Not just a pioneering director in terms of storytelling, Christopher Nolan is also a staunch advocate of the IMAX format. The height, width and depth of IMAX is seen by the filmmaker as pivotal to realising his bold stories of distant galaxies, comic book heroes and war-torn conflict zones. And several of Christopher Nolan's classic movies are screening in IMAX as Cineworld re-opens.
Nolan's new movie Tenet is currently poised for release on the 26th of August, and has also been shot with IMAX cameras for added immersion. But before we get there, here's a recap of how Nolan has wrestled IMAX into the mainstream during the course of his movies, taking our breath away in the process.
1. The bank robbery from The Dark Knight (2008)
Nolan's revisionist Batman thriller was the first feature-length movie to incorporate IMAX cameras during filming. It's an approach we take for granted now, not least in Nolan's own films. But The Dark Knight was a gamechanger, using width and depth to suggest a city teetering on the edge of absolute chaos.
Nolan nails his cards to the wall in the opening sequence, one of several that was shot with cumbersome and challenging IMAX cameras by cinematographer Wally Pfister. It forgoes any introductory credits – all we see is the fiery outline of the Batman logo set to Hans Zimmer and James Newton Howard's eerily buzzing score. (This is in fact the Joker's theme, but we haven't met him yet.)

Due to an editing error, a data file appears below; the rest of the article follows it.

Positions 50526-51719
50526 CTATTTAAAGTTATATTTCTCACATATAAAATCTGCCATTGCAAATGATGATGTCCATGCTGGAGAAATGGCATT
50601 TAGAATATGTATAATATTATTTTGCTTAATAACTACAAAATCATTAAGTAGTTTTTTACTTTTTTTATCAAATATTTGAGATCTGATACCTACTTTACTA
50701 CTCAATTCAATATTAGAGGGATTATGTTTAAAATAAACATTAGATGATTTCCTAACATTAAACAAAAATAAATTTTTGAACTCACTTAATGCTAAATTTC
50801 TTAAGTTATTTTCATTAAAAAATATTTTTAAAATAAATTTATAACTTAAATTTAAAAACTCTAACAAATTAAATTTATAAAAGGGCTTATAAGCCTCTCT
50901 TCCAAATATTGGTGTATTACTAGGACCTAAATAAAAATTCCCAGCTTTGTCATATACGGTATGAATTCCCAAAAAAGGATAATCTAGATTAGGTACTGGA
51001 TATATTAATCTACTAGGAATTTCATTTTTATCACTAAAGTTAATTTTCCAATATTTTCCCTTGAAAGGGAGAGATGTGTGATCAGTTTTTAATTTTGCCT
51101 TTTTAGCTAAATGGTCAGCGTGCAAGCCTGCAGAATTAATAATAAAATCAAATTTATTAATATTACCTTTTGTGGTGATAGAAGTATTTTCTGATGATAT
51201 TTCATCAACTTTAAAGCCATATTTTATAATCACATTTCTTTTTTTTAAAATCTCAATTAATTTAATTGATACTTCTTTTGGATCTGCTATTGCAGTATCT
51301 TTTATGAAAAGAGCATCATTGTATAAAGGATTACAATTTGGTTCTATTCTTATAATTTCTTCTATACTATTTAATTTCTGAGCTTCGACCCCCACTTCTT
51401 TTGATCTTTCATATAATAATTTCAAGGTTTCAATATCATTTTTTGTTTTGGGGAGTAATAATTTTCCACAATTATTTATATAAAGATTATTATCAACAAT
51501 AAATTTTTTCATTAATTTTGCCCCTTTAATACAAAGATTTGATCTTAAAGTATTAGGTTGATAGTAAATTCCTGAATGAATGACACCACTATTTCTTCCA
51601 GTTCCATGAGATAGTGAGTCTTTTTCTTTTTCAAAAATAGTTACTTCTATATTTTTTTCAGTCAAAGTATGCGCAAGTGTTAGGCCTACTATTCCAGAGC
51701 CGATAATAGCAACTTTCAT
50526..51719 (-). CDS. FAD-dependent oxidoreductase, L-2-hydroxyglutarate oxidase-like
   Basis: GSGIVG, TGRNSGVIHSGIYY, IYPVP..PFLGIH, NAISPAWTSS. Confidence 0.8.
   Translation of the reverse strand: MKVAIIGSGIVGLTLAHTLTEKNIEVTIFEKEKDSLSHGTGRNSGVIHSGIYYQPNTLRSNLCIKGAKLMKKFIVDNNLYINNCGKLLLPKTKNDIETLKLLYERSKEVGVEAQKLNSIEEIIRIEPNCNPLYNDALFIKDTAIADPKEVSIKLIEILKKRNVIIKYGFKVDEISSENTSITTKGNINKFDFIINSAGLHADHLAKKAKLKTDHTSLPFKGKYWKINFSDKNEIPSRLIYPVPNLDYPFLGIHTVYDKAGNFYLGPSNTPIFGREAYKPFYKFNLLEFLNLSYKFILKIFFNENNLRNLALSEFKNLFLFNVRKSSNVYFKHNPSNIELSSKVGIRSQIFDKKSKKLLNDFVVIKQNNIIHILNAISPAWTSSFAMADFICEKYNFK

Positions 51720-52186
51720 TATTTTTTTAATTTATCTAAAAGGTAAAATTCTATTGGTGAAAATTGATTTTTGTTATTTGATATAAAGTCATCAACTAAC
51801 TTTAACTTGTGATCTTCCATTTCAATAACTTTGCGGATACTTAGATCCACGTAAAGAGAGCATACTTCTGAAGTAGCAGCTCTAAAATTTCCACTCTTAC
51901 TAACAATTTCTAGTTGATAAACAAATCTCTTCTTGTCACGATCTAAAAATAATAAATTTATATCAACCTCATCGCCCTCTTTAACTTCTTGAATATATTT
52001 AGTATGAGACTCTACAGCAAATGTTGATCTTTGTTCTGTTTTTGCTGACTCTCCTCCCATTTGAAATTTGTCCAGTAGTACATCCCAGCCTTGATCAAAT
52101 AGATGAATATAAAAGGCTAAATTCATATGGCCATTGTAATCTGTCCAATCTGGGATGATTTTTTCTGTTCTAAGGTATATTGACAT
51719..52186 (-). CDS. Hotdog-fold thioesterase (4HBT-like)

Then, bam – we're into an aerial shot that appears to be honing in on a distant glass-fronted building. Immediately, we're getting a sense of the sprawling Metropolis of Gotham City. And when a single window is blown out by the Joker's crew, we also get a vivid sense of the city's vulnerabilities, not to mention those of its citizens.
The rest of the scene takes our breath away, from the zip-lining of the goons across to the bank, to the fluid sense of betrayal as the thugs take each other out at the Joker's command. In using IMAX, Nolan re-imagines Gotham not as the snow-flecked fairy tale universe of Tim Burton, but a far more recognisable landscape brimming with scarily plausible undercurrents of fear.
2. The revolving corridor fight from Inception (2010)
If The Dark Knight was conceptually ambitious, then Inception was even more so. Nolan had carte blanche from Warner Bros to imagine a complex yet engrossing deep dive into the recesses of the mind, an original blockbuster property that champions a viewer's intelligence.
Although Inception was not shot using IMAX cameras (anamorphic widescreen 35mm, with occasional 65mm, stood in), the movie was later exhibited in the format to packed houses around the world. The depth of field and aspect ratio takes on an appropriately cavernous and sweeping air, even in the routine dialogue scenes.